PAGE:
Groundbreaking Express Entry Draw Has Lowest CRS Requirement of All Time

Groundbreaking Express Entry Draw Has Lowest CRS Requirement of All Time

Groundbreaking Express Entry Draw Has Lowest CRS Requirement of All Time

Groundbreaking Express Entry Draw Has Lowest CRS Requirement of All Time

Canada’s Express Entry immigration selection system continues to grow apace, with the latest draw, which took place on February 8, having the lowest Comprehensive Ranking System (CRS) point requirement of all time. Candidates with 447 or more CRS points received an Invitation to Apply (ITA) for permanent residence. Moreover, this was the largest draw of all time; a total of 3,664 ITAs were issued.

This draw was also the first ever draw in which candidates with CRS scores below 450 were issued an ITA. The 450-point threshold was seen by many stakeholders as an important one, as this was previously the lowest threshold of any draw since Express Entry was first launched more than two years ago.

The latest trends in Express Entry, however, show that the CRS requirement may continue to decrease in future draws. While there is no way of predicting exactly how futures draws may look, representatives from Immigration, Refugees, and Citizenship (IRCC) have stated that ‘It can be expected that in general, the low score for rounds will decline.’

Indeed, this prediction ties in with improvements that were made to the Express Entry system last November. Among the changes made at that time was a reduction in the number of CRS points awarded for a qualifying job offer, from 600 points down to 50 or 200 points, depending on the position offered.

IRCC predicted that, as a result, ‘A reduction of points to candidates with arranged employment means the CRS cut-off will decline,’ adding that that it wanted to ‘balance the Comprehensive Ranking System to put greater weight on human capital, skills, and experience.’

Those changes, though significant, are not the only contributing factor to the decrease in the CRS requirement over recent weeks and months. The fact that the latest draw is nearly five times larger than draws that took place over the summer months of 2016 has also had a major impact on the decreasing CRS score over recent draws.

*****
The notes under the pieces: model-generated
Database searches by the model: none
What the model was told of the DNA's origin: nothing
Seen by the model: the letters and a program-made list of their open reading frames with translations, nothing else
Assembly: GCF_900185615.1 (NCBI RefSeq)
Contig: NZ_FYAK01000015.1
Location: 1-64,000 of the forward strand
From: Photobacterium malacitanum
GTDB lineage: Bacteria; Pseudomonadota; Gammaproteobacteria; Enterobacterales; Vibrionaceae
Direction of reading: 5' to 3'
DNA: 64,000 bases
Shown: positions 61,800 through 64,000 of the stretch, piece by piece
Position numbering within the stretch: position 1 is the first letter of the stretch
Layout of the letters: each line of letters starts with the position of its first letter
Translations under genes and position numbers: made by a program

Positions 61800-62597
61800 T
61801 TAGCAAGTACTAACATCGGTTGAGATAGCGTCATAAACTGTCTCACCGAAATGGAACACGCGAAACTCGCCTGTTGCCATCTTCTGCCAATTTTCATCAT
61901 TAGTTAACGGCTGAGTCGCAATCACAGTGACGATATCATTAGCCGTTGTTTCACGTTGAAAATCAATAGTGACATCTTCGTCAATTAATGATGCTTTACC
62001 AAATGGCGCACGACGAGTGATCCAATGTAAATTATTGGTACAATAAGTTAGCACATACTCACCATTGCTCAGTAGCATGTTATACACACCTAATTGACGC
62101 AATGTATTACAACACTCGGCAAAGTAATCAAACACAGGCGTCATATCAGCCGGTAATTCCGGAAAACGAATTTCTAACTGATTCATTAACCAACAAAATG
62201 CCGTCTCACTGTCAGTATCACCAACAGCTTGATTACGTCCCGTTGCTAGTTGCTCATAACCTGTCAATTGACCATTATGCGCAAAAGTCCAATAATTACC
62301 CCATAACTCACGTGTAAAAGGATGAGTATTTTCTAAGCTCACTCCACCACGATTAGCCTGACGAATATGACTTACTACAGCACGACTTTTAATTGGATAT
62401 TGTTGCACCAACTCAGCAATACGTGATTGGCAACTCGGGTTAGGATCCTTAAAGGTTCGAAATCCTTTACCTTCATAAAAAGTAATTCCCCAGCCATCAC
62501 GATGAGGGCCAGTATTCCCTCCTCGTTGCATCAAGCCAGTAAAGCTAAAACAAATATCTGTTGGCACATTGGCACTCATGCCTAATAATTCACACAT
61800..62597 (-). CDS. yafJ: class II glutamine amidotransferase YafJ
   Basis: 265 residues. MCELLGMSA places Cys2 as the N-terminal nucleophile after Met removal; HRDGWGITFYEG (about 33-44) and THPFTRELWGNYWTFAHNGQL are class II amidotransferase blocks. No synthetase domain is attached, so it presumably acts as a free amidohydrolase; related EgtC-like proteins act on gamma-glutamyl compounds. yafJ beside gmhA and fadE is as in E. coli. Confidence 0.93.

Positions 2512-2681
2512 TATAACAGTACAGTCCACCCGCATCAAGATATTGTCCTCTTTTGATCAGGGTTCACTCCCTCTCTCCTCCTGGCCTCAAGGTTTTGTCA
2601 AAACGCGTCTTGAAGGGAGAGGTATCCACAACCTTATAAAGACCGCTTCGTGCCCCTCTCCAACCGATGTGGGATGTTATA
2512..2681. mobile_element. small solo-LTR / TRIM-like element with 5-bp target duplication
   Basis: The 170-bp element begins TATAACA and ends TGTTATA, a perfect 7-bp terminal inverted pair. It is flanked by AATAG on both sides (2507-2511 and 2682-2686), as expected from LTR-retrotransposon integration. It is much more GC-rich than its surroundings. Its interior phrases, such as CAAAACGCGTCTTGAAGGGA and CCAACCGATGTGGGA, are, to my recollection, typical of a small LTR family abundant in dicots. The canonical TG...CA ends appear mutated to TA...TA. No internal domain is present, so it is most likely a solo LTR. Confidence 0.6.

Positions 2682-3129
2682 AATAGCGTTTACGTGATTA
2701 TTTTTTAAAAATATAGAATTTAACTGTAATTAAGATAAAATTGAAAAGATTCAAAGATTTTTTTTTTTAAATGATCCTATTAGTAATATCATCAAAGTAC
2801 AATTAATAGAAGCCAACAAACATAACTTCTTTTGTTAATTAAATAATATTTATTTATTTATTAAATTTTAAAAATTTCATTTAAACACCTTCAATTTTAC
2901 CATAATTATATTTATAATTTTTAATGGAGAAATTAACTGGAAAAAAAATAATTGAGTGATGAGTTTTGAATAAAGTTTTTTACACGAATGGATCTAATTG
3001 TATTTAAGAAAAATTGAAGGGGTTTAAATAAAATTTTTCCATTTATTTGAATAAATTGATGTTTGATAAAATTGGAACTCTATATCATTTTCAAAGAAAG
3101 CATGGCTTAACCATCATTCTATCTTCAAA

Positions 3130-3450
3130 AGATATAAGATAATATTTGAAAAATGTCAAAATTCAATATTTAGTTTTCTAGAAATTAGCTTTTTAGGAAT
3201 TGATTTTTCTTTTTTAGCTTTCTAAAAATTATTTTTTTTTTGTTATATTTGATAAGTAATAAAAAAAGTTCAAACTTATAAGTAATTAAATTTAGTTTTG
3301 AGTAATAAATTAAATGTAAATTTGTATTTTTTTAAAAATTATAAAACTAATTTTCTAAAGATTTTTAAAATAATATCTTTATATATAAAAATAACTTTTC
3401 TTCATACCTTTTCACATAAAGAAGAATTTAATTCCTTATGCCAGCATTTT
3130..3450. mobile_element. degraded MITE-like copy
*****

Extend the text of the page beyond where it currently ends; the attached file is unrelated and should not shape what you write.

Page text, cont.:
Some scenarios

The variety of candidate profiles being selected for an ITA increases as the CRS requirement goes down. The following scenarios represent a range of hypothetical profiles and are not real Express Entry candidates.

Martina is fluent in English and has completed two post-secondary credentials, one of which was a Bachelor’s Degree. She is 34 years old and has completed four years of work outside Canada. She doesn’t have a job offer in Canada, nor does she have a provincial nomination, but her profile is worth 447 CRS points, enough to get an ITA in the latest draw.

Riyad is 30, has a Bachelor’s Degree obtained outside Canada, and advanced English ability. He also has adequate-intermediate French ability, equivalent to Canadian Language Benchmark (CLB) 7. He has never been to Canada but has accrued three years of skilled work experience outside the country. His 448 points were enough for him to get an ITA in the latest draw.

Like Riyad above, 33-year-old Anna has also never been to Canada and is also single. However, she is educated up to Master’s Degree level. This level of education not only gives her extra points within the core human capital factors; it also triggers a bounty of additional points within the combination (skills transferability) factors, when combined with her initial advanced language ability and three years of foreign work experience. Overall, this was enough for her to be awarded 447 CRS points.

40-year-old Thomas was eligible to enter the Express Entry pool under the Federal Skilled Worker Class. He has a Bachelor’s Degree obtained outside Canada, as well as another post-secondary diploma. He has initially advanced language ability, six years of foreign work experience, and plans on immigrating to Canada with his spouse, who also has initially advanced language ability. The spouse did not study beyond post-secondary level. Thomas entered the pool with 402 points but quickly worked hard to reach potential employers in Canada. Ultimately, he was able to obtain a qualifying job offer and 50 additional CRS points, bringing his CRS score to 452.

More candidates, greater variety

“What we are beginning to see more and more over recent draws is that candidates who had not received a large number of points in one or two areas — for example, an account of their age, language ability, or having never worked or studied Canada — are being invited to apply, whereas previously this may not necessarily have been the case,” says Attorney David Cohen.

“Not only are more candidates being invited, but there is now a greater variety of the types of candidates who have one foot in Canada. Moreover, the latest trends offer a great deal of hope to those who have not yet been invited. Indeed, such candidates have as much incentive as ever to strive to improve their score, perhaps even more so than ever before.”

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